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Jul
2015
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Invasive, Hypocritical Union “Transparency” Bill Passes in Canada After Years of Political Wrangling

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On the last day of its legislative session, the Canadian Senate voted 35-22 in favor of C-377, an anti-labor bill that will unnecessarily force unions to submit to burdensome disclosure standards.  A constitutional challenge is likely upcoming.

Opposition to the bill is fierce and labor groups have promised to make every attempt to repeal the law. C-377 is not popular, but conservatives used their majority in the Senate to overrule fellow Tory Senate Speaker Leo Housakos who last week rejected a party motion to cut off debate and force a final vote.

Speaking to the CBC, Housakos seemed less than pleased with the actions of his party, although he admitted they did nothing illegal:

“The government obviously took draconian steps, in my humble opinion, in order to make sure that the legislation passes, because at the end of the day they believe once the debate is over there has to be a decision taken.  So that’s part of democracy. Is democracy always efficient? No. Is it at times messy? Absolutely.”

Senate opposition leader James Cowan said it was “extraordinary” that conservatives would overrule their own leadership.  Cowan told the CBC, “That, I think, is, if not unprecedented, highly unusual.”

Bill C-377 will require unions to disclose any transaction over $5,000, reveal the details of officers or executives who make over $100,000, and to provide that information to the Canada Revenue Agency so it can be publicly posted to the agency’s website.  Supporters argue that the bill will shed light on union finances and allow for transparency.  Opponents argue that the bill is nothing but an anti-union tool to slowly bleed out time and resources.

Former conservative Hugh Segal, who helped thwart the bill two years ago, told the Canadian press that the passage of C-377 will hurt the Conservative party in the long run:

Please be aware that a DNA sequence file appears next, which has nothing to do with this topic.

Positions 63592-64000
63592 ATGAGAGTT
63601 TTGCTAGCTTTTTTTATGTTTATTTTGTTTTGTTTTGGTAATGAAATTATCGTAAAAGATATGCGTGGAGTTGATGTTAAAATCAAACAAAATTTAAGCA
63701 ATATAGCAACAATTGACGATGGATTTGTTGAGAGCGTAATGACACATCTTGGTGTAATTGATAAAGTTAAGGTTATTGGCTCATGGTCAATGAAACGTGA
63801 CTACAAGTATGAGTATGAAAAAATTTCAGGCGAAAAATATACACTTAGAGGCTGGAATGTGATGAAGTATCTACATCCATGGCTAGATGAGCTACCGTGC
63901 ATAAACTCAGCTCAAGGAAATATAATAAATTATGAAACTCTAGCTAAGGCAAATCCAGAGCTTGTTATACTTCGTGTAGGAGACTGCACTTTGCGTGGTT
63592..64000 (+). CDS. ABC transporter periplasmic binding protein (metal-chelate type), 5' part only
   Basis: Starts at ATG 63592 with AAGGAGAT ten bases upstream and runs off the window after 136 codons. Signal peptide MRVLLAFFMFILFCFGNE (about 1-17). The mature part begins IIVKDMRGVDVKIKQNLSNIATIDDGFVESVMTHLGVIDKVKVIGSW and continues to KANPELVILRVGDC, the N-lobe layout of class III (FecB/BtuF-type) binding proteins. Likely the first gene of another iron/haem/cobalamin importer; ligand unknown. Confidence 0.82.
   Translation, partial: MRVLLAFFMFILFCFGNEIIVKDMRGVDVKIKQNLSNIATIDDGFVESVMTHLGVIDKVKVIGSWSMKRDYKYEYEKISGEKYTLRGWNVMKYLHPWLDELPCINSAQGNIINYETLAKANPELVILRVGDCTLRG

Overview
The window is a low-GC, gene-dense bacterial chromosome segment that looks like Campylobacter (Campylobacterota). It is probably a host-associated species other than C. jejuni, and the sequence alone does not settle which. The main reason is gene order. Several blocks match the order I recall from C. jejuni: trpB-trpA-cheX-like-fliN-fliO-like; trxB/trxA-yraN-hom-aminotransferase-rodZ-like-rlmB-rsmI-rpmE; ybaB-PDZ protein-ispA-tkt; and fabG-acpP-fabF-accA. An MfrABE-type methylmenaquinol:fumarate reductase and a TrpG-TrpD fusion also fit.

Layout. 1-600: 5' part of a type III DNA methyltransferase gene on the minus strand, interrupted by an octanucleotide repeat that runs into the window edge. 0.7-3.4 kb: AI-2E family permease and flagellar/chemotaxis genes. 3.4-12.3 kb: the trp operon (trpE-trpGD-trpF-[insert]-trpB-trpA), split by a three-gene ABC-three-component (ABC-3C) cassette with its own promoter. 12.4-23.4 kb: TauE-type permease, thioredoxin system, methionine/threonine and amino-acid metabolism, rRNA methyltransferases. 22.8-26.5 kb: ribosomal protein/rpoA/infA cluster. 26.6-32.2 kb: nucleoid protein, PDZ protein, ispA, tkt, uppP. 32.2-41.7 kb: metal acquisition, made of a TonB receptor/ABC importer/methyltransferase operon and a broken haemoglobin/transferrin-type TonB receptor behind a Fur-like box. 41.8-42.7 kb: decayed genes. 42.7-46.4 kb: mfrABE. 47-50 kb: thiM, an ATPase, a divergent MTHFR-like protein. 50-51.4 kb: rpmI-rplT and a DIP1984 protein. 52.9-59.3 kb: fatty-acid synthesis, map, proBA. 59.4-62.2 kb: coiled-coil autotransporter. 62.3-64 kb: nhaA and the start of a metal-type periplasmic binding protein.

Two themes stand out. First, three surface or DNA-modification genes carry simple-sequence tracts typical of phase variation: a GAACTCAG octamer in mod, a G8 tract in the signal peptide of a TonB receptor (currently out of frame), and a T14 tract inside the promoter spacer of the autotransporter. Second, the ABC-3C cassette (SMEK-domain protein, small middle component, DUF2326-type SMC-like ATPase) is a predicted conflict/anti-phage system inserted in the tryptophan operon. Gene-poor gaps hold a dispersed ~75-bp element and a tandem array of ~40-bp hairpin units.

“Why somebody would decide that kind of suicidal, ideologically narrow excess is in the national or the party’s interests or the prime minister’s interests is completely beyond me.”

Upon passage of C-377, Liberal leader Justin Trudeau pledged to repeal the law:

“I am deeply disappointed that Stephen Harper’s Conservative Senators have rammed through Bill C-377, a direct attack on Canadian workers and an attempt to weaken Canada’s labour movement.

A Liberal government is firmly committed to repealing this deeply ideological and highly partisan legislation. It serves no demonstrable public good or necessary policy objective.

As Liberals, it is our fundamental belief that unions have, and continue to play, an integral role in the growth and strength of the middle class in this country. We will work in partnership with Canadian workers to ensure they have a real and fair chance at success.”

Press Progress released a list of seven reasons that C-377 should be repealed.  Among the most convincing is that seven of Canada’s ten provinces oppose it.

To boot, the bill is likely unconstitutional, the Canadian Bar Association argued:

“The Bill appears to directly target activities protected by the Canadian Charter of Rights and Freedoms by requiring disclosure of time spent on political activity. Privacy is recognized as a fundamental constitutional right under Canadian law, and this Bill has the potential to invite constitutional challenge and litigation.”

Further, the bill has been portrayed as an invasion of privacy and a serious threat labor relations.

The bill has also met stiff opposition from the NHL Players Association, whose leader Donald Fehr recently said of C-377:

The NHLPA also administers a licensing program on behalf of our members under which third parties are granted the right to use players’ names and/or images in products such as video games, player trading cards, and NHL team jerseys and apparel. In the ordinary course the parties with whom we work have a reasonable expectation that the terms of such agreements will not be made public, and requiring disclosure could well make it more difficult for us to conduct those negotiations, reach and administer those agreements.”

Many conservatives, including the aforementioned Hugh Segal, even view the bill as anti-conservative. This recalls right-wing politicians in Michigan, who swear by small government, enacting “big government” overreach bills that strip municipalities of local control. CUPE President Paul Moist puts it plainly:

“Bill C-377 is also, in my view, extraordinarily hypocritical, given that MPs fully paid by the public purse only publicly disclose one schedule with 14 lines of information, and the government amended a private member’s bill recently requiring disclosure of public sector salaries; only those over $444,000, quadruple the amount of the forced disclosure in Bill C-377 for labour officials, because labour dues are tax deductible.”

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